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World Association of International Studies

Post Monarchies are Nothing But Drains on the State
Created by John Eipper on 09/22/22 3:51 AM

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Monarchies are Nothing But Drains on the State (Anthony J Candil, USA, 09/22/22 3:51 am)

I cannot refrain from answering our dear friend Consoly León Arias.

Yes, everything she mentions is true, but it's also pure theory.

Monarchies are neither a symbol of unity nor of the permanence of the State. There are many other ways to represent unity and permanence. A republic is a perfect example.  See our own case in the US, or France, Italy, or Germany. Does anyone dare to say that unity and permanence are not well represented?

True, monarchs must exhibit exemplary conduct. They should be the best citizens in their own countries. The reality is they are not.

Consoly mentions the "sacrifices" the monarchs make to compensate their privileges. What? Can Consoly mention one and only one sacrifice Philip VI has made? And Juan Carlos?  Again, this is pure theory.

Taxes? It is a very laughable question. They cheat, evade, have funds out of reach in tax havens and so on. And sometimes they even steal from their subjects, or create Ponzi schemes to do it, for example Philip VI's sister Infanta Cristina.  And where is she? Totally free and happy living under her great privileges in Switzerland. What sacrifice has she made?  Living in Switzerland?

And Mr Juan Carlos? He is not allowed to live in Spain and his sacrifice has been exile in Abu Dhabi, surrounded by luxury and other privileges not worthy of speaking about instead of being in jail. And who pays for his luxurious life abroad? The Spanish taxpayers.

Who pays for Prince Andrew's life and style? The British taxpayers.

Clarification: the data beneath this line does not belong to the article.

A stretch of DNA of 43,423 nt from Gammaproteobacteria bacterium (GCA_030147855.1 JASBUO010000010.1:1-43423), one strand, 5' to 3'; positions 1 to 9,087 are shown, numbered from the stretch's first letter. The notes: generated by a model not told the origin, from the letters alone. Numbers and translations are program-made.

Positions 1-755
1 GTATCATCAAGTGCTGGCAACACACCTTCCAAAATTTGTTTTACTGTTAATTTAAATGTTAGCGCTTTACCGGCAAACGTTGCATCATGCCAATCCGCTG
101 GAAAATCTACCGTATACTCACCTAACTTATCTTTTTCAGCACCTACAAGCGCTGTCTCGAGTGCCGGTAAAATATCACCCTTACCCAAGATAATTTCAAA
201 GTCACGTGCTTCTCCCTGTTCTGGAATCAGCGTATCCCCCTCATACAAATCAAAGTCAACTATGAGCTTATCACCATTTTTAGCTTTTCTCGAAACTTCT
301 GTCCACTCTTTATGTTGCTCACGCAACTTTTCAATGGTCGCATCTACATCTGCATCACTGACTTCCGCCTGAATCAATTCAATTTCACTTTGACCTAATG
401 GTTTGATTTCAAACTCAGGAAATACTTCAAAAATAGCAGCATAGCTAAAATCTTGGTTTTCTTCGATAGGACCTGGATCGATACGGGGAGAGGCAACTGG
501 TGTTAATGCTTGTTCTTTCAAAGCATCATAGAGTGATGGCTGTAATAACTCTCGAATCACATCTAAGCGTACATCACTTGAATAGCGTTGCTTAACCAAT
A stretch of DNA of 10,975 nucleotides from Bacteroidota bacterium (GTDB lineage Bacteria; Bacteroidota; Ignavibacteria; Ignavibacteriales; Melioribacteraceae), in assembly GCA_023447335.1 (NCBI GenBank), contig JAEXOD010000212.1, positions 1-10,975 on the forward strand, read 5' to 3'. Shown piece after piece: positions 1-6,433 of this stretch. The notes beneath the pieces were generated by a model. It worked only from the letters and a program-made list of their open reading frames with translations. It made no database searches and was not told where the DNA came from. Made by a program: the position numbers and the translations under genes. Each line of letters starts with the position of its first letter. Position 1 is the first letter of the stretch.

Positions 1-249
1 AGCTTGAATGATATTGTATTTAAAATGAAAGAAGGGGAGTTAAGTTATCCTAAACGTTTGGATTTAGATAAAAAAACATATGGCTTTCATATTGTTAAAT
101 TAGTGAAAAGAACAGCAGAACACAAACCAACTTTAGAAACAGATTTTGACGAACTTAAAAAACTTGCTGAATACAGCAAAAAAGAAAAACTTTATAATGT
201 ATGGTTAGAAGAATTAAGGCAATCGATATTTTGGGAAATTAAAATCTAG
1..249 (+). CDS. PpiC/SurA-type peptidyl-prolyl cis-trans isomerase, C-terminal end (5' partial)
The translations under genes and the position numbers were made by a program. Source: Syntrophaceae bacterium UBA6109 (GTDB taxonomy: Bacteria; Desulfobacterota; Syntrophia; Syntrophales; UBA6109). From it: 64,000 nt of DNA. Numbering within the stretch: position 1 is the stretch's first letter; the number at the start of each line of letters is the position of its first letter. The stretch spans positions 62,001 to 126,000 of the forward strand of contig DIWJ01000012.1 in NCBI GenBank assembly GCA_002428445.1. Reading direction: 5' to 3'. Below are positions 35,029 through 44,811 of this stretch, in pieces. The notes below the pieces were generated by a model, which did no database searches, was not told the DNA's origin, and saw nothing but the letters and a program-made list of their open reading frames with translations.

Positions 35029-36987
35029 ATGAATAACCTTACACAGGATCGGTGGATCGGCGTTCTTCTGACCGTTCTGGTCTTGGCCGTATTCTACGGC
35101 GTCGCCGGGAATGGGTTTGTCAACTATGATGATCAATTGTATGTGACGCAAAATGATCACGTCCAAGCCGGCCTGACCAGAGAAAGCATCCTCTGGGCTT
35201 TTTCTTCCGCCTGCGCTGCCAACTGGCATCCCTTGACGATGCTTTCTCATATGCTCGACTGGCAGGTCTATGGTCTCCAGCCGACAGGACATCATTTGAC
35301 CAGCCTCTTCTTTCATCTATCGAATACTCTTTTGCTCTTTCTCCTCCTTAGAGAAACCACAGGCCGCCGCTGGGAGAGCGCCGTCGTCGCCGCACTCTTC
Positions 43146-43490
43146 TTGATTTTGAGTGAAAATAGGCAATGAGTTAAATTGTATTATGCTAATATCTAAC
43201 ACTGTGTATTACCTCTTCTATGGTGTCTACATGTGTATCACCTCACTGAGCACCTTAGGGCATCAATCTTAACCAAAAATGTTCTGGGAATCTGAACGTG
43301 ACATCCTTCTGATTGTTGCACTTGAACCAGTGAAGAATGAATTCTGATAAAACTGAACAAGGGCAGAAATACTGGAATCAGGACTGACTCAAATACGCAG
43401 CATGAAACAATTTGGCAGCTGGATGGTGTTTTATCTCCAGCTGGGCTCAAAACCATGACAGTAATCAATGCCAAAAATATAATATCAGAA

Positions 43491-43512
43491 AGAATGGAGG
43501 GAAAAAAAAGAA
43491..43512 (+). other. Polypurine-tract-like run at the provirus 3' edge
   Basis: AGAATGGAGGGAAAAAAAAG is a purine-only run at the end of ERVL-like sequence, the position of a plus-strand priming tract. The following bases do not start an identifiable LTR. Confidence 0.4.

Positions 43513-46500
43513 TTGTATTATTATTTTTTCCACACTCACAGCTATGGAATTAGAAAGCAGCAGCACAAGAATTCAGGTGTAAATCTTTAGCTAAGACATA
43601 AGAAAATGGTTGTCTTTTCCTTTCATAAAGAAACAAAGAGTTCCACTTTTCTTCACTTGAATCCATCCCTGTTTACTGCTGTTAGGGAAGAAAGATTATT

Certainly one of their privileges is immunity against the law. A president of the Republic is not, and I hope we are going to prove this here by jailing the "Donald."

Sincerely, monarchies are not worth all the trouble.

JE comments:  Juan Carlos recently returned for a visit to Spain, to see his son the King for the first time in over two years.  I am not clear on whether his legal troubles have been dropped.  Can someone clarify?  At the very least he did not fear arrest in his homeland.

As for royal "sacrifices," I believe Consoly León Arias means the absolute loss of privacy and the requirement to constantly be on display.  Many would gladly make this particular sacrifice.  The great Mel Brooks said it best:  It's good to be the King.

So how much does a monarchy cost?  The short answer:  a lot.  Paul Levine (next) has details.

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  • Today's "Validos": Monarchy and Corruption (Anthony J Candil, USA 09/23/22 3:59 AM)

    I forgot to mention in yesterday's post that monarchies in the 21st century, as always, bring even more corruption to their societies.

    The way they bestow titles and privileges (dukedoms, count entitlements, marquisates, peers, and equivalents, knighthoods, and so forth) are no different from the practice of favoritism from the 17th century (the infamous "validos" in Spain) and are given for a reason. Kings surround themselves with a court of advisors and influencers, who, in exchange, obtain privileges and sustain the monarchs.

    Today's "validos" are businessmen, judges, politicians, anyone who can provide support and "loyalty" to the monarch. Of course, this loyalty usually entails a fee that goes to the monarch's off-shore banks.

    This happens within republics as well, but at least in a republic we can replace the head of state when it is required. A monarch lasts forever, in principle.

    JE comments:  "Valido" in this context translates as "favorite," but it literally means a (male) person of worth (from the verb valer).  The notion of "favorite" itself, when used as a noun to refer to a person, implies all sorts of shenanigans.

    Anthony Candil inspires a question:  are monarchies more corrupt by nature?  The national rankings (WAISers know I'm addicted to national rankings) do not support this thesis.  Among the least corrupt nations we have the "developed" constitutional monarchies of Norway, Denmark, and Sweden.  Conversely, there are no monarchies among the top 10 or even 20 Usual Corrupt Suspects.

    Click and reflect:


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